Extracting the fibre
Fibre is extracted by a process known as decortication, where leaves are crushed and beaten by a rotating wheel set with blunt knives, so that only fibres remain. In East Africa, where production is typically on large estates, the leaves are transported to a central decortication plant, where water is used to wash away the waste parts of the leaf. The fibre is then dried, brushed and baled for export. Superior quality sisal is found in East Africa, once washed and decorticated. Proper drying is important as fibre quality depends largely on moisture content. Artificial drying has been found to result in generally better grades of fibre than sun drying, but is not feasible in the developing countries where sisal is produced. In the drier climate of north-east Brazil, sisal is mainly grown by smallholders and the fibre is extracted by teams using portable raspadors which do not use water. Fibre is subsequently cleaned by brushing. Dry fibres are machine combed and sorted into various grades, largely on the basis of the previous in-field separation of leaves into size groups.
Uses of sisal
Traditionally, sisal has been the leading material for agricultural twine (binder twine and baler twine) because of its strength, durability, ability to stretch, affinity for certain dyestuffs, and resistance to deterioration in saltwater. But the importance of this traditional use is diminishing with competition from polypropylene and the development of other haymaking techniques, while new higher-valued sisal products have been developed. Apart from ropes, twines, and general cordage, sisal is used in low-cost and specialty paper, dartboards, buffing cloth, filters, geotextiles, mattresses, carpets, handicrafts, wire rope cores, and Macramé. In recent years sisal has been utilized as an environmentally friendly strengthening agent to replace asbestos and fibreglass in composite materials in various uses including the automobile industry.. The lower-grade fibre is processed by the paper industry because of its high content of cellulose and hemicelluloses. The medium-grade fibre is used in the cordage industry for making ropes, baler and binder twine. Ropes and twines are widely employed for marine, agricultural, and general industrial use. The higher-grade fibre after treatment is converted into yarns and used by the carpet industry.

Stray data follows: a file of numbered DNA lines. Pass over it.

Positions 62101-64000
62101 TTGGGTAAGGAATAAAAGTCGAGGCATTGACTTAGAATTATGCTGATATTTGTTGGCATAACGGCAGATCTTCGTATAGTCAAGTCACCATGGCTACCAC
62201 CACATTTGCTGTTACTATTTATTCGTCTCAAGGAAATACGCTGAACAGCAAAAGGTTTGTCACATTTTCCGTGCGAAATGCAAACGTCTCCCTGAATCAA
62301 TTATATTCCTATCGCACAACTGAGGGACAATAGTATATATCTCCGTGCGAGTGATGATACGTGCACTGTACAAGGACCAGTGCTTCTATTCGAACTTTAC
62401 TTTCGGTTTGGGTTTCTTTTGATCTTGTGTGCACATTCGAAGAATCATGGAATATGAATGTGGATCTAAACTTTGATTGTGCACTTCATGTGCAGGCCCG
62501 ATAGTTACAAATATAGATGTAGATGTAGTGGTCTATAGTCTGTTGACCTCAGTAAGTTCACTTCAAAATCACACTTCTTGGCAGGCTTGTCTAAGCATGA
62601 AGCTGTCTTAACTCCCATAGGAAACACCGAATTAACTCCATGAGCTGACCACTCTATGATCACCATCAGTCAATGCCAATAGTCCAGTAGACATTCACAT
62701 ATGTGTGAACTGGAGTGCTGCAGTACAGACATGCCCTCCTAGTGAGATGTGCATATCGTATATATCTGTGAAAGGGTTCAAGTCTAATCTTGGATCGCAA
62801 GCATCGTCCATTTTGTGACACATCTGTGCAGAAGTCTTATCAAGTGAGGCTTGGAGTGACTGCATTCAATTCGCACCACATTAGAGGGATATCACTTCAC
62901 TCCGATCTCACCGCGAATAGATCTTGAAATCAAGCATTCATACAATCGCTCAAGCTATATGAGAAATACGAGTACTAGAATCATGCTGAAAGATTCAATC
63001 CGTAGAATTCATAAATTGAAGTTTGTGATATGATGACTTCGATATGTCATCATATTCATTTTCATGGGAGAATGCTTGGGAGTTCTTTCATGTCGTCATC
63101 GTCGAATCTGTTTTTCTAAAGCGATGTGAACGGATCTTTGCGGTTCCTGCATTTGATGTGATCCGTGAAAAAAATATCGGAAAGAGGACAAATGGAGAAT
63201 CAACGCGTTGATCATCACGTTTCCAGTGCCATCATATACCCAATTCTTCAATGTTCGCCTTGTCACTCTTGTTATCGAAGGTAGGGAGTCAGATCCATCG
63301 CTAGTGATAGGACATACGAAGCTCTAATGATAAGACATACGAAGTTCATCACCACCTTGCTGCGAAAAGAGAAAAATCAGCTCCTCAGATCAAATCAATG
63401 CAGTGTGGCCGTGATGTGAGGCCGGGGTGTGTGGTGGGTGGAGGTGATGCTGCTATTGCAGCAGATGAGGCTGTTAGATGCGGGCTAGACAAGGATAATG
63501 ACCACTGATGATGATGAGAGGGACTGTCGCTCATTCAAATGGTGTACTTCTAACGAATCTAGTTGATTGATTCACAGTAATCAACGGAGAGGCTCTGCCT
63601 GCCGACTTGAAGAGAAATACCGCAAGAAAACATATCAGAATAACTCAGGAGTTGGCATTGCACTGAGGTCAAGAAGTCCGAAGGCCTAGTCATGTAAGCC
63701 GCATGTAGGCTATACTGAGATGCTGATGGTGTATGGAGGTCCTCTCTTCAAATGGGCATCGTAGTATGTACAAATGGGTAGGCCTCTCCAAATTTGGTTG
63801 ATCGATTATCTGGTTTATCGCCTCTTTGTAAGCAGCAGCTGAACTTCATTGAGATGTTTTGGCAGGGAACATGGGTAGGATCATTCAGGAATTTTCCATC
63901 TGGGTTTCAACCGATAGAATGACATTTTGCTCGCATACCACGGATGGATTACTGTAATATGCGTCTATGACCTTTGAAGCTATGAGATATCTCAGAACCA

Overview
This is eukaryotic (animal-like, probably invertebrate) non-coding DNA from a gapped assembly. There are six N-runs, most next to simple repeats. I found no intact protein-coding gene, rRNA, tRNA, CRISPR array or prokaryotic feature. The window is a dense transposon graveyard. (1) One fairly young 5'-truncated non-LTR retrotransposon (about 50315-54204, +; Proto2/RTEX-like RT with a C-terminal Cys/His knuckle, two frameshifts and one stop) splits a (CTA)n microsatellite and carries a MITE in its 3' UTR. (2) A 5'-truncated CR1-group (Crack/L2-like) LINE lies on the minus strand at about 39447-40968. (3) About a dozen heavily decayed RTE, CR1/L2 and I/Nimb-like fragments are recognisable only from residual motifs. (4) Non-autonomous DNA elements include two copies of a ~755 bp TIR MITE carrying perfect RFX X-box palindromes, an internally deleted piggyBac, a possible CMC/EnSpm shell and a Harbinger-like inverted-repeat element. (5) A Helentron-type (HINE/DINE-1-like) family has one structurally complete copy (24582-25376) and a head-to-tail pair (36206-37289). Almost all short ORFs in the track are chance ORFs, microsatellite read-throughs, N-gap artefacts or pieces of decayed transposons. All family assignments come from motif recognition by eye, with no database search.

Other products developed from sisal fibre include spa products, cat scratching posts, lumbar support belts, rugs, slippers, cloths, and disc buffers. Sisal wall covering meets the abrasion and tearing resistance standards of the American Society for Testing and Materials and of the National Fire Protection Association.
Despite the yarn durability sisal is known for, slight matting of sisal carpeting may occur in high-traffic areas. Sisal carpet does not build up static nor does it trap dust, so vacuuming is the only maintenance required. Depending on climatic conditions, sisal will absorb air humidity or release it, causing expansion or contraction. Sisal is not recommended for areas that receive wet spills or rain or snow. Sisal is used by itself in carpets or in blends with wool and acrylic for a softer hand.
As extraction of fibre uses only a small percentage of the plant, some attempts to improve economic viability have focused on utilising the waste material for production of biogas, for stockfeed, or the extraction of pharmaceutical materials.
Sisal (Agave sisalana) is an agave that yields a stiff fibre traditionally used in making twine, rope and also dartboards. The term may refer either to the plant or the fibre, depending on context.
The Sisal plant
(Species Agave sisalana), plant of the agave family (Agavaceae) is the most important of the leaf fibre group. The plant has a stalk on which the leaves are inserted. Its dimensions are about 1.2 m in height, with a diameter of approximately 20 cm. The lance-shaped leaves, growing out from the stalk in a dense rosette, are fleshy and rigid, with grey to dark green colour. Each is 0.8 to 1.5 m long, 7.6 cm wide at the base, and 10 to 16 cm across at the widest portion, terminating in a sharp spine. Propagation of sisal is generally by using bulbils produced from buds in the flower stalk or by suckers growing around the base of the plant, which are grown in nursery fields until large enough to be transplanted to their final position. These methods offer no potential for genetic improvement. Invitro multiplication of selected genetic material using meristematic tissue culture (MST) offers considerable potential for the development of improved genetic material. The sisal plant has a 7-10 year life-span and typically produces 200-250 commercially usable leaves. Each leaf contains an average of around 1000 fibres. The fibres account for only about 4% of the plant by weight. Sisal is considered a plant of the tropics and subtropics, since production benefits from temperatures above 25 degrees Celsius and sunshine.